I didn’t wait to make a film before saying I was a filmmaker. I just said I was a filmmaker
Was there a particular moment when you first realised how collaboration can be the key to filling in those blanks?
Just by doing stuff. You’ll see that it’s always happened. From the very first project, there’s going to be an element of magic that happens. That’s what’s most addictive when you do that each time. Sometimes you’ll fear early on in your career that’s not going to happen again. But it always does. You say, ‘What if it all doesn’t come together?’ But it does.
Once you give up that fear, you just do it with so much positive energy. An actor comes to me and the first thing they say is ‘I’m not quite sure what I supposed to do here,’ and I say, ‘Don’t worry, that’s part of it. Trust me, we’re going to know by the time we get there.’ It’s because we have the right attitude. If we don’t fear what we don’t know and embrace what we don’t know, that’s when the magic’s going to come.
Now on this project with Blackberry, you’re using technology to collaborate on a massive scale.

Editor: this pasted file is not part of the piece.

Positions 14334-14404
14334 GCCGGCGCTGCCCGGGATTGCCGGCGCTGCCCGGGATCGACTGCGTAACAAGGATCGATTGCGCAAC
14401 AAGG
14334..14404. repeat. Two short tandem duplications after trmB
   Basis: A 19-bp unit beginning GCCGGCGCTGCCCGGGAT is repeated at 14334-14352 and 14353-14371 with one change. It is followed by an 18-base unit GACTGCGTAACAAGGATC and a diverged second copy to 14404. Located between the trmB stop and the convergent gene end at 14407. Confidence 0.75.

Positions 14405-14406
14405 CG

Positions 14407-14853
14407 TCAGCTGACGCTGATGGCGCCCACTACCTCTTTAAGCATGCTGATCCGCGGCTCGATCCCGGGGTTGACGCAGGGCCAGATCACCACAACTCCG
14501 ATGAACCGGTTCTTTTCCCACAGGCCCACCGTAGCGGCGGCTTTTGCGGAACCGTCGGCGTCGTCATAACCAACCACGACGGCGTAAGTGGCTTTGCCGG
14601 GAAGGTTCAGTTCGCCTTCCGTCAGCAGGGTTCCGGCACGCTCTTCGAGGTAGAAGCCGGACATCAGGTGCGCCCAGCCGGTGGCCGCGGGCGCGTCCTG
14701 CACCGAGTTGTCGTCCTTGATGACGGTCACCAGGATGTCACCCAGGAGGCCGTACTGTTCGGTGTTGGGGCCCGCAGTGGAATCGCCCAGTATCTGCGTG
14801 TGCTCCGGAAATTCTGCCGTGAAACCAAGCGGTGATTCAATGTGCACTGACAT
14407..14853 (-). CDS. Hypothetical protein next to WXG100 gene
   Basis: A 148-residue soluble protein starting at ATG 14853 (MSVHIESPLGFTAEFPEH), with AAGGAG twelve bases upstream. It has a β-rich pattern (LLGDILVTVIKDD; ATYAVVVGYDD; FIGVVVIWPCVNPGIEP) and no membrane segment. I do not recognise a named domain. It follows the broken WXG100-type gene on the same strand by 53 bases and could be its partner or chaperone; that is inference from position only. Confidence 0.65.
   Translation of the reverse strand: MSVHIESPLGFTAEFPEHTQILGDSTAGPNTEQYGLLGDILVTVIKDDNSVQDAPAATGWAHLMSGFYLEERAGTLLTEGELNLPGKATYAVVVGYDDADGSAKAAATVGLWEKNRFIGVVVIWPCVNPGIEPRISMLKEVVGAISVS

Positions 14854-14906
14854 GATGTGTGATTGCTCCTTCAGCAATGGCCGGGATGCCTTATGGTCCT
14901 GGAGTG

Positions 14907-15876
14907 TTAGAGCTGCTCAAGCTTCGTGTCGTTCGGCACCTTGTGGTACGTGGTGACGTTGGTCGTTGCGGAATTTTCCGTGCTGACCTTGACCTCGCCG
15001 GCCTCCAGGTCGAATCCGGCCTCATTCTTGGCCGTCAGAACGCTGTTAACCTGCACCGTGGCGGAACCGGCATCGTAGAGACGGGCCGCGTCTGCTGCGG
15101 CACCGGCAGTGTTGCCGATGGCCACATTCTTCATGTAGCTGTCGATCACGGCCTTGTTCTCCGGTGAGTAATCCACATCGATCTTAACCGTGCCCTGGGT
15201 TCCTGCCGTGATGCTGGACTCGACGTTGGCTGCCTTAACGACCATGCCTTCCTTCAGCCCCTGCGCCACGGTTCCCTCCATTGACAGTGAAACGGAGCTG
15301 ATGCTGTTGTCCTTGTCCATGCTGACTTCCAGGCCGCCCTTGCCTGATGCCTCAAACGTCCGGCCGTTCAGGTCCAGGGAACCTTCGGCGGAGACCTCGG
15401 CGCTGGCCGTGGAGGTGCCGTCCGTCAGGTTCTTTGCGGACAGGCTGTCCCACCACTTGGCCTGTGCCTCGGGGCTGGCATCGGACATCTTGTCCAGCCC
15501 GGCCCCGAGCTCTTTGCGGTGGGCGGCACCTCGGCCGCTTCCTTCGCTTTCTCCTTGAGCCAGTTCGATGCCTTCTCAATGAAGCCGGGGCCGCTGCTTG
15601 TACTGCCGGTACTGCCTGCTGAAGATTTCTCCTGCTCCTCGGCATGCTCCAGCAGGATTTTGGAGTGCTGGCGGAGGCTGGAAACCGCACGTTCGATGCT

I love technology. Technology just pushes art and art pushes technology. When we want to do something, we might have an idea but the technology doesn’t exist, so we create the technology for it. Or if there’s a piece of technology that is introduced, people might say, ‘Digital cameras? What are you shooting with that for?’ But it’s going to make us come up with ideas that we won’t come up with on film. Like 3D, I did the first digital 3D movie. People don’t realise Spy Kids 3 was the first digital 3D movie. Now there’s digital 3D movies all the time but that was the first. Because I was outside of Hollywood, I was shooting digital before anyone. I figured out that you could do that. I shot on a green screen and realised I could do Sin City that way too. By just going that way with technology, it makes you come up with innovation that you could not have if you were just using the old tools. Any new tool you get is just going to be something you’re going to use your creativity to figure out something — even if it wasn’t intended for that.